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Ten month English Labrador Retriever for three children?

happyhappy1
April 12th, 2006, 10:43 AM
Hi all, I am still researching a dog for our family. We have a 9yo, 7yo and 4.5 yo, and after postponing getting a dog for 12 years are finally ready to make the plunge. Every time I wanted a dog and postponed it (waited for the children to get older), I would read another stack of dog books, so I have a semi-ok base to look at dog breeds.

There is a local English Labrador Retriever breeder near us, and I am going to see one of her dogs tomorrow. As far as I can tell she is a reputable breeder, seems very concerned mostly about breeding for good temprement and breed standards. When I go to see her dog I will bring the breeder checklist and ask her the right questions.

On the plus side she seems to have a good rep, she has been in business for thirty years, takes care to pick the right dog for the right family, breeds seeing eye dogs and handicapped assistance dogs, as far as I can tell she breeds following the standards that a good breeder would follow, and she ships sperm around the country (does that mean she has acceptable lines that other breeders would like to continue?), she also is involved in showing her dogs and has quite a few champions.

I called her to tell her about my family and told her I would like to see her dogs and asked her assistance in finding a dog that would be a good fit. She asked some questions and said that she had a very nice temprement yellow lab that she thought would be good for us. This dog is a ten month old yellow, she was going to keep as a show dog and for breeding but the dog ended up being not as broad in the chest as she liked so now she is available for sale.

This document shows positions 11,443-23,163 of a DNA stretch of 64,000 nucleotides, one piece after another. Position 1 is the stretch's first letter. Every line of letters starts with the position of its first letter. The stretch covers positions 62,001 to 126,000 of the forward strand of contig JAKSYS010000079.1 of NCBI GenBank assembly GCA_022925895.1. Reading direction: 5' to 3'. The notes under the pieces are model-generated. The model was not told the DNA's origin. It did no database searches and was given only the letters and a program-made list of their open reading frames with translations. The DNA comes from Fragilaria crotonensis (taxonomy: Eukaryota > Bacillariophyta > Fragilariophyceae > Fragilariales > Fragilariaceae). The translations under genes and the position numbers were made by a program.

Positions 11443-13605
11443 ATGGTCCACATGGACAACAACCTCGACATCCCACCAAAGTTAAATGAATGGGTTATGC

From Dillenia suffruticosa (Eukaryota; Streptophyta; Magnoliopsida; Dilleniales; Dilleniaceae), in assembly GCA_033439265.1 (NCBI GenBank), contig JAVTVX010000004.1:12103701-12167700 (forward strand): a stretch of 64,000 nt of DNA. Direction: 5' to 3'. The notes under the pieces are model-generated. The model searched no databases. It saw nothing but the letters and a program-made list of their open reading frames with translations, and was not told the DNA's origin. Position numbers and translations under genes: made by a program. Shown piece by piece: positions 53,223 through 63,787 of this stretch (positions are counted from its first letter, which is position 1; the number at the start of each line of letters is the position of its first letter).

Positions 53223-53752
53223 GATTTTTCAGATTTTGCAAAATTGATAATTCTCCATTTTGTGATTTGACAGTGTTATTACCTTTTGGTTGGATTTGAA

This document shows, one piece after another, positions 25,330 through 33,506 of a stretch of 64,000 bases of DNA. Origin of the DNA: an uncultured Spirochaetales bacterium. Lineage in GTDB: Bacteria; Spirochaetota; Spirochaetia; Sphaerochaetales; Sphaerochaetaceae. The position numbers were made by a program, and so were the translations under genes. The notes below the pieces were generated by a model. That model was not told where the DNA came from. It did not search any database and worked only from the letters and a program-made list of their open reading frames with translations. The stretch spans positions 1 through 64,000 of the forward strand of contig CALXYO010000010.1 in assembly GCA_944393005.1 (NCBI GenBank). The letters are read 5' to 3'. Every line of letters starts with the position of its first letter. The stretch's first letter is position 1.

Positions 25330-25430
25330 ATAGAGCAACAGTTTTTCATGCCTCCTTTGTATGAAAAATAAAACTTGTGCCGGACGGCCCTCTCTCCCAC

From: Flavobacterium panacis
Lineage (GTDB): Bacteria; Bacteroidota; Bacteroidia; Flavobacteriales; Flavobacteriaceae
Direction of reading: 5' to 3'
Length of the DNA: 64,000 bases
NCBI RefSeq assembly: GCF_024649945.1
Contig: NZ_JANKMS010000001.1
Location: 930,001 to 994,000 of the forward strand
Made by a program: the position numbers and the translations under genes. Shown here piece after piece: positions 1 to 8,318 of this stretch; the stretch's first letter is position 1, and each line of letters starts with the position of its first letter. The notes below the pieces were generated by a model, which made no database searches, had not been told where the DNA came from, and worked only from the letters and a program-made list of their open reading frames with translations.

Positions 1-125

There are a few things that concern me, when I asked if she thought the dog would be good with children, she said that she bred for temprament, and that when children were with her dogs she worried about them being licked to death, but not aggression, and that a two year old could walk up to any of her dogs and the dogs would be gentle and docile. Is that realistic or too rosy for a breeder to say?

I am also concerned that the dog has not been around children and she said again much the same as the above. Is that a valid concern, can the dog learn to be with and enjoy being with the kids.

Also, she is selling the dog for 500 vs the regular 1000? Is this fishy, or is it just because everybody wants a cute puppy and she is being realistic? I for one am happy to get a potty trained dog, not such a pupppy dog, so I am very fine with the age.

I plan on enrolling in obedience class with the dog, and think it would be fun to train a dog to do all the fun things that retriever are known to do.

Rottielover
April 12th, 2006, 10:50 AM
is the dog spayed or neutered. I can tell you what my breeder does ( rottweiler) if she ever has a return ( very unlikely ) she will sell the dog for the amount it would cost her to have the dog spayed or neutered....If the dog has never been around kids, it has never been socialized with them, and yes the breeder was assuming, and rosing up the dog.
Not all labs are good with kids. But your kids also has to respect the boundries of the dog. respect the dog, not it as a toy. If they do that, I believe any dog can become accustom to children, not neccisarily become buddies, but accustom.
Why is the dog still there, are you sure it was not a return, if so why?
Does she does all health tests on her dogs. OFA elbows, cardiac....Ask for a referal from another breeder that she has delt with..
Do all your research thouroghly to make sure she is not just ridding her dog unto you.
Does she compete, if so her name can be googled, and you can find out more info... Good luck

Lucky Rescue
April 12th, 2006, 10:57 AM
In comparison to what else is out there, this sounds like a reputable breeder - shows her dogs, breeds for temp. and to the standard.

IF this dog has never been around children, I would want to know that he is good with them before bringing him home. I would hope that the breeder has socialized this dog very well to all kinds of people including kids.

Even if he is good with them, he's still a dog and supervision is necessary as well as teaching kids how to be gentle and respectful with a dog.

Agree that the dog should be neutered before you get him.